Tim Burton has said that the very first public footage of Alice in Wonderland will be shown at Comic-Con this week -- in the form of a "semi-trailer."
"[It's] a kind of a semi-trailer," Burton said. "It’s where we’re at at the moment. There’s not a lot of footage to show."
Burton gave more information to MTV News. The director commented on the challenge of incorporating live-action, 3D, motion capture, and various forms of animation in several sequences. "It's a strange process we’re dealing with," he explained. "We're using a mix of techniques. If you picked them apart, each technique has been done before. We’re mixing them up, in a way."
"I wish we had more footage to show," Burton added. "It's a real mysterious puzzle that's frightening and exciting at the same time."
The director also explained why he took on the project, based on his interest in the source material and his disappointment with past cinematic adaptations. "The thing about it is it’s a series of stories," he said. "For me that's always been a problem with the movie versions of it. It's always been a girl going from one weird adventure to another, and for me it didn’t have much of an impact in the versions I’d seen before. Everyone’s crazy. We tried to take the 'Alice' mythology and characters and make a story out of it and be true to the spirit of what 'Alice' is about."
Burton also faulted past imaginings of the Hatter. "When you look at most interpretations, everything is pretty one-note," he said. "Everybody is crazy. With him, we are always trying to find a subtext and layer to it so it's rooted in humanity to some degree—something deeper than just being nuts." We shall see how Johnny Depp presents the Mad Hatter on March 5th, 2010.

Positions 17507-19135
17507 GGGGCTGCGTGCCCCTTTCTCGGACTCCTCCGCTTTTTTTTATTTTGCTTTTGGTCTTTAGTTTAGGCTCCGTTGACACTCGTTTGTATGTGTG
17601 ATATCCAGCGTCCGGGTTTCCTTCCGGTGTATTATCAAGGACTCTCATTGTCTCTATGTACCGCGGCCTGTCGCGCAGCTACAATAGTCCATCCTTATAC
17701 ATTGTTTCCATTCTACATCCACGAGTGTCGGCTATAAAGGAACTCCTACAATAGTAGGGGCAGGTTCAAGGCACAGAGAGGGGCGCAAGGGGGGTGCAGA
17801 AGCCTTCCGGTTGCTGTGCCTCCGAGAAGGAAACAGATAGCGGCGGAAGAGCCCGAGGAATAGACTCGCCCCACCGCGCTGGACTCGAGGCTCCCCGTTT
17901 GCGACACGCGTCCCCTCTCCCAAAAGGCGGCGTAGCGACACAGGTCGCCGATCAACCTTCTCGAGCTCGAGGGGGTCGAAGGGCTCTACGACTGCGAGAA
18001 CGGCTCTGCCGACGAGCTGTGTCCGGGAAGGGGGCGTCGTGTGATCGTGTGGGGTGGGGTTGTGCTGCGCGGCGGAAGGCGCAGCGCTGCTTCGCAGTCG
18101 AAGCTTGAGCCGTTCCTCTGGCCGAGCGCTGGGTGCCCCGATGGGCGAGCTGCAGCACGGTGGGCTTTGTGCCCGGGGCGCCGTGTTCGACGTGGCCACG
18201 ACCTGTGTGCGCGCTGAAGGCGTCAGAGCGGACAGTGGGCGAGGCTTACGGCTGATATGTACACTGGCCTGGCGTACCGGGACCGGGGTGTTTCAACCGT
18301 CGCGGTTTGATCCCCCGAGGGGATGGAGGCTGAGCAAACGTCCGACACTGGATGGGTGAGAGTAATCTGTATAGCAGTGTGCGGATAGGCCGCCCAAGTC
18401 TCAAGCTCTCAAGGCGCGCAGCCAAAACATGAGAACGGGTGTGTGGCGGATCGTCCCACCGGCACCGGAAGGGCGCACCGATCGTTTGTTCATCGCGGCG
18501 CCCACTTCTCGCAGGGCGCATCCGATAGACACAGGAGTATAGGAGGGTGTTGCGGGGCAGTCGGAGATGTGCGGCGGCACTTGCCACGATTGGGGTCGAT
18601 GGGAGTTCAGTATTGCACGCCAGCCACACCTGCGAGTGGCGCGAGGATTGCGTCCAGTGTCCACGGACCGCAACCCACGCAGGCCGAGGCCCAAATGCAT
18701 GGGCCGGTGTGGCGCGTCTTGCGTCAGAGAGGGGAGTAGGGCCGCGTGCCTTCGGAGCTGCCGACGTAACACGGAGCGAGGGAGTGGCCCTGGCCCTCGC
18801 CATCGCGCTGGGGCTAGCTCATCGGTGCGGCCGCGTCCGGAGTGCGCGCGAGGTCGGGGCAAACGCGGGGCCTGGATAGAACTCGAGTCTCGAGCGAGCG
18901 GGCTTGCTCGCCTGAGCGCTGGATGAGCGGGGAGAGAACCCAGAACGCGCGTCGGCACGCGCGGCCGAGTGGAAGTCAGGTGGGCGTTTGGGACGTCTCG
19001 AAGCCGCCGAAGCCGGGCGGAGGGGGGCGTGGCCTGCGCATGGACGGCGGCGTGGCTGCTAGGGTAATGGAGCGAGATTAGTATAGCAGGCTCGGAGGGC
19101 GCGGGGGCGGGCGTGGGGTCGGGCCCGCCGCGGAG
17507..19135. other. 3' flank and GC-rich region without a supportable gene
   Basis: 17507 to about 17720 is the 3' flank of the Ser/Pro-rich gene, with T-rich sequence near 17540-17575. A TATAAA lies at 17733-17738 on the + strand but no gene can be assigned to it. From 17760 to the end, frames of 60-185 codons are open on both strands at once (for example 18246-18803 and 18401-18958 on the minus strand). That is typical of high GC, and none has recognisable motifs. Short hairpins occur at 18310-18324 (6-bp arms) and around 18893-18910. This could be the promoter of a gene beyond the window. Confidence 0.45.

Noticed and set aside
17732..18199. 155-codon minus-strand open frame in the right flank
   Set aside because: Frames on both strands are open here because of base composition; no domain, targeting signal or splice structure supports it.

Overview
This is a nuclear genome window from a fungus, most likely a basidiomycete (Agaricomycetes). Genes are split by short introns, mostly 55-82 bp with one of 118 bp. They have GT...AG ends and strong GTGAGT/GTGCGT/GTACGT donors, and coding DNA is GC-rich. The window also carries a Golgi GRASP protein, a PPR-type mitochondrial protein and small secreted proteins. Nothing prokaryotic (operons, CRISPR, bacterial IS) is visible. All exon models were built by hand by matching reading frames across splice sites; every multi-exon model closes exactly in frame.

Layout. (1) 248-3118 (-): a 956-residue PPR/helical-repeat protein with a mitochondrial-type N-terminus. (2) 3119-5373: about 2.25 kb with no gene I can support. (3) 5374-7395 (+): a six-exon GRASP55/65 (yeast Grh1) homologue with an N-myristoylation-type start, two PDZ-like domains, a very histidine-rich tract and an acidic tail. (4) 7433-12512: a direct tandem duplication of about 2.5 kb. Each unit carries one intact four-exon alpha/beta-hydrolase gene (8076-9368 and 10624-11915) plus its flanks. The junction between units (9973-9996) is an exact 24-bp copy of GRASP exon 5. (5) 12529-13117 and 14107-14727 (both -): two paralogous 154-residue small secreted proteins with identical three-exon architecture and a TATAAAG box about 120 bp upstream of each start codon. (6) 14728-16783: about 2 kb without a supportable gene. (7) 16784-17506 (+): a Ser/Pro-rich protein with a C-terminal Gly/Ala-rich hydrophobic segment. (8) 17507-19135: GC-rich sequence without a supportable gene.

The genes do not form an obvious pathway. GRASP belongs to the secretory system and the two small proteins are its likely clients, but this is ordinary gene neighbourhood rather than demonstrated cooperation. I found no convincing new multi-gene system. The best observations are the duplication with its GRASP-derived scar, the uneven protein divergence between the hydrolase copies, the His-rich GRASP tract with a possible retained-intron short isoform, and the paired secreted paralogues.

Despite his crazy experience at a Superman panel at Comic-Con during the 1970s, the director is looking forward to showing dedicated fans a sample of Wonderland. "The great thing about it is the people are passionate and that’s what you want," he said. "That's why you do what you do."
In the spirit of the origins of the pop culture convention, Burton also talked comic books and comic book movies -- namely Batman. He gave his opinions on the recent Christopher Nolan blockbusters based on the Dark Knight.
"These [movies] are great. When I got involved with [the Batman franchise] many years ago things were ripe for a different interpretation," Burton told MTV News. "When you look at character novels and [regenerated characters], they're such strong things that they can take reinvention."
"At the time for the '89 'Batman' it felt different at the time to make it darker," he added. "That still is the trend to this day. At some point maybe it'll go back to Adam West!"